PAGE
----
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Networks for small to medium sized businesses

Networks for small- to medium-sized businesses.

 

 

 

Internet Provider

An Internet service provider, or ISP, is a company that brings an Internet connection into your home, allowing your devices to get online. The different types of ISPs and the Internet subscription plans they offer vary depending on where you live.

Modem

Modem

A modem lets the devices in your home use an ISP’s signal for connecting to the Internet. Modems receive the incoming ISP signal through a cable. They can then connect directly to a device you want to get online, like a computer or game console, using an Ethernet cable.

Since most homes have more than one device that needs an Internet connection, and modems can only have one direct connection at a time, another device is often needed to build a fully connected home—a router.

Router

Routers are able to connect to many devices at once, letting them communicate with each other and connect to the Internet through your modem. A router is the backbone of most connected homes. There are many different types of routers, but the most important difference between them is whether they are wired or Wi-Fi.

Wired Router

Wired Router

A wired router can only connect to devices using Ethernet cables, meaning the most connections it can have at the same time is equal to the number of Ethernet ports it has. Gigabit Ethernet ports run up to 10x faster than standard ones for better overall performance. Generally speaking, wired connections are faster and more stable and than wireless ones.


Wireless Router

Wireless Router

Wi-Fi routers connect to devices without an Ethernet cable by creating a wireless signal. The stronger a router’s wireless signal, the farther it can reach across your home and the faster and more reliable your devices’ Wi-Fi connections can be. Wi-Fi routers can usually connect to many more devices at once than wired routers. They also create more flexible connections, since they can link to devices in other rooms wirelessly.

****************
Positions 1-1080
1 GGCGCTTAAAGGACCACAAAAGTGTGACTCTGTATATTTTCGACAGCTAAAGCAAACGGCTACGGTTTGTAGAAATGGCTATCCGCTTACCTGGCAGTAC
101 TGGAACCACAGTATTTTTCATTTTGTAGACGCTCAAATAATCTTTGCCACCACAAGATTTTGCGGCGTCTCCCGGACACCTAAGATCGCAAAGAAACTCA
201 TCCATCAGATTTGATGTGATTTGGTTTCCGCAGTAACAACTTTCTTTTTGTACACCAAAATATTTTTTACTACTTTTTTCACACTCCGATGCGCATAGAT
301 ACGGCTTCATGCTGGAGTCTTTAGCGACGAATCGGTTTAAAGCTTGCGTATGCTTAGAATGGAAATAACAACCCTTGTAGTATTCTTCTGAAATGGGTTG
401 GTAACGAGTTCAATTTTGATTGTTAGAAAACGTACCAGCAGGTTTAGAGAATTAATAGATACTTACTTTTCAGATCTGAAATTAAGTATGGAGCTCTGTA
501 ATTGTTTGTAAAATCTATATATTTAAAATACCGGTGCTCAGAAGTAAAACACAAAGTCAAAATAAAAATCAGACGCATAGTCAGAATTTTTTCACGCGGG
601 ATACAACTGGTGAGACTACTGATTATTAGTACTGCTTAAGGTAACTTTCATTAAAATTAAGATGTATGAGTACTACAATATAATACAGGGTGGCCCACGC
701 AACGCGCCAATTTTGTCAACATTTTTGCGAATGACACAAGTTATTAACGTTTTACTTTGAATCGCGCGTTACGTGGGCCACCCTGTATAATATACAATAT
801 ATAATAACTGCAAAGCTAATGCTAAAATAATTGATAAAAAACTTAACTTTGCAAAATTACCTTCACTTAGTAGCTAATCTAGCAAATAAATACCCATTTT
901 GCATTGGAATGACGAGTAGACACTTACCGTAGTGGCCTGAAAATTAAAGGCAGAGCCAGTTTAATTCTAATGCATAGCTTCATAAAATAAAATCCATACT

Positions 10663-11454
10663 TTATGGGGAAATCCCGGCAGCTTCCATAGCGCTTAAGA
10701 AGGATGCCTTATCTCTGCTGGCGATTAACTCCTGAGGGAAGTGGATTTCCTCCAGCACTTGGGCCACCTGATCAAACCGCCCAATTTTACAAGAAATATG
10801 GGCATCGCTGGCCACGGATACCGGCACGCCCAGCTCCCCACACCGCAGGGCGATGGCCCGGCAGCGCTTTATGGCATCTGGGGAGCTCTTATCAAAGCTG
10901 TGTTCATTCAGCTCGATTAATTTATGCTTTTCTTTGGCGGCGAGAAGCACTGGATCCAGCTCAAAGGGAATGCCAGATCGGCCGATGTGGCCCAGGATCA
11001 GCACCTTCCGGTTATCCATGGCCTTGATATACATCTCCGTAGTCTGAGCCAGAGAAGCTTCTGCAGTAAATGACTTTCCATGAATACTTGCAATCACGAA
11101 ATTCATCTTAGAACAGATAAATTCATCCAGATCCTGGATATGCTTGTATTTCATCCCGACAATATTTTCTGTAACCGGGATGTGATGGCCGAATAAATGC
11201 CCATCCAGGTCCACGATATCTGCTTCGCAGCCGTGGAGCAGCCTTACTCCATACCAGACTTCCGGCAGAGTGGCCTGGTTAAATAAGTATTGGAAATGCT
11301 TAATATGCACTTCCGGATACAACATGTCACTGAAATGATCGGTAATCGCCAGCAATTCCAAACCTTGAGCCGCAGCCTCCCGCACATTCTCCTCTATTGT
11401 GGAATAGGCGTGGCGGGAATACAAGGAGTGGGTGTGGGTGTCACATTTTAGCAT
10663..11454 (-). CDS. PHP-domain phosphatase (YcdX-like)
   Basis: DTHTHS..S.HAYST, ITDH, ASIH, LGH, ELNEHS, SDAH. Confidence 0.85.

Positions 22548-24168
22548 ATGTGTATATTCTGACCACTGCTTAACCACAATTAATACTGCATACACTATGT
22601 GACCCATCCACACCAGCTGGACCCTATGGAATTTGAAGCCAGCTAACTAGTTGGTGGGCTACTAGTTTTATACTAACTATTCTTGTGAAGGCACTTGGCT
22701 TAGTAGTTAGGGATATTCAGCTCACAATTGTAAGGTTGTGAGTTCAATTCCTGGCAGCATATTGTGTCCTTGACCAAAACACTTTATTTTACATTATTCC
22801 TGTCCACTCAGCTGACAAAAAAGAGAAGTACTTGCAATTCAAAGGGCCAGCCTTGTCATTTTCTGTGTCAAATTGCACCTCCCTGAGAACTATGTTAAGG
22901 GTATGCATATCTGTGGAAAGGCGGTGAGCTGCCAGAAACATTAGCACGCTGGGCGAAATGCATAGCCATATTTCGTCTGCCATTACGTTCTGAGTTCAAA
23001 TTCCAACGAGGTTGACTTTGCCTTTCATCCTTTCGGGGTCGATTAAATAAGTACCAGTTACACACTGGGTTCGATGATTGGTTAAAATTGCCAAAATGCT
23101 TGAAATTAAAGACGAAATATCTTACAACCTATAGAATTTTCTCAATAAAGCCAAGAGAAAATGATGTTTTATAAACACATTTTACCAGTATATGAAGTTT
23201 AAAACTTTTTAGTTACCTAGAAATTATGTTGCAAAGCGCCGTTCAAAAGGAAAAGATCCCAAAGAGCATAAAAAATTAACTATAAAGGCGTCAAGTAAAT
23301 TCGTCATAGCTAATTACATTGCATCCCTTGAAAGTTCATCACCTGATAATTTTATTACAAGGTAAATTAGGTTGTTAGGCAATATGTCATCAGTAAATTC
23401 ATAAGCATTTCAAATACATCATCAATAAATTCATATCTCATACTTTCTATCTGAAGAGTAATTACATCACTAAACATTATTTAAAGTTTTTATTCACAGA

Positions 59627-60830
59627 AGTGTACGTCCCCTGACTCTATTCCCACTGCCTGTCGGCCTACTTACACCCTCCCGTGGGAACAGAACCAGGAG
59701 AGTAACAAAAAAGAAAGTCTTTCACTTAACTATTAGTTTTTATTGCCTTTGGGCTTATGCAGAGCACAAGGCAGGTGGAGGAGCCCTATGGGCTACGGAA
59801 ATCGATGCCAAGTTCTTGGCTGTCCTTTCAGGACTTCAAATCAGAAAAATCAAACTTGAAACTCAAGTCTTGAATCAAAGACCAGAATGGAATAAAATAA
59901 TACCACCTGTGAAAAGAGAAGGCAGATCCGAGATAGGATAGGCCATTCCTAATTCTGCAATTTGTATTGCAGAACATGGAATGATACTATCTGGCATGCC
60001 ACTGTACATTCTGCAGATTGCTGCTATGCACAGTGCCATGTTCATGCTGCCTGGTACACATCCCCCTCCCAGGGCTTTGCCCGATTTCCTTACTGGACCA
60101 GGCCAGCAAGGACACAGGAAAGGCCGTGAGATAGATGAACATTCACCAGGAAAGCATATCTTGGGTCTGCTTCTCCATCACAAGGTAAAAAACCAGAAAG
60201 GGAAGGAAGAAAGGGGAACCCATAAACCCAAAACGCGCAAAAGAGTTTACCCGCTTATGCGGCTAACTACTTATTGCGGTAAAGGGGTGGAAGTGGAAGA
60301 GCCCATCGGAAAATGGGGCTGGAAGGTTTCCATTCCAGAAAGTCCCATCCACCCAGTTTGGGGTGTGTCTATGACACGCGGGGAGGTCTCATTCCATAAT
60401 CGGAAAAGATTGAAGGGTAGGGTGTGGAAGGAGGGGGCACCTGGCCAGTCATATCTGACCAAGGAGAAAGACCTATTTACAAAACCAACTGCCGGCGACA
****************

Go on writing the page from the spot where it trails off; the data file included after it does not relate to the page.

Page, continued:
Wi-Fi Types

Wi-Fi Types

Wireless AC is a newer Wi-Fi technology than Wireless N and offers better overall performance, particularly speed and range. Wireless AC routers can run up to three times faster than Wireless N routers, and their Wi-Fi bands can reach farther than the bands of Wireless N routers.

AC routers can also connect to more devices at once than N routers, making them perfect for homes with many Internet users. AC routers are also backwards compatible, which means that all wireless devices, even older ones, can still connect to a Wi-Fi network created by an AC router.


Wi-Fi Bands

Wi-Fi Bands

Wireless AC is a newer Wi-Fi technology than Wireless N and offers better overall performance, particularly speed and range. Wireless AC routers can run up to three times faster than Wireless N routers, and their Wi-Fi bands can reach farther than the bands of Wireless N routers.

AC routers can also connect to more devices at once than N routers, making them perfect for homes with many Internet users. AC routers are also backwards compatible, which means that all wireless devices, even older ones, can still connect to a Wi-Fi network created by an AC router.


Why Speed Matters

Why Speed Matters

For streaming, a faster Internet connection means you can watch movies in higher quality with less loading. For game consoles, it means not lagging when playing online with friends. Even lighter activities benefit from speedy connections—web pages open faster, and emails send more quickly.


Why Strength Matters

The stronger a router’s wireless signal, the faster and more reliable its connections with devices can be. Plus, a stronger Wi-Fi signal isn’t as weakened by obstacles like walls and interference from other electronics. Overall, stronger Wi-Fi lets you connect to the Internet faster and farther from your router.


Range Extender

Range Extender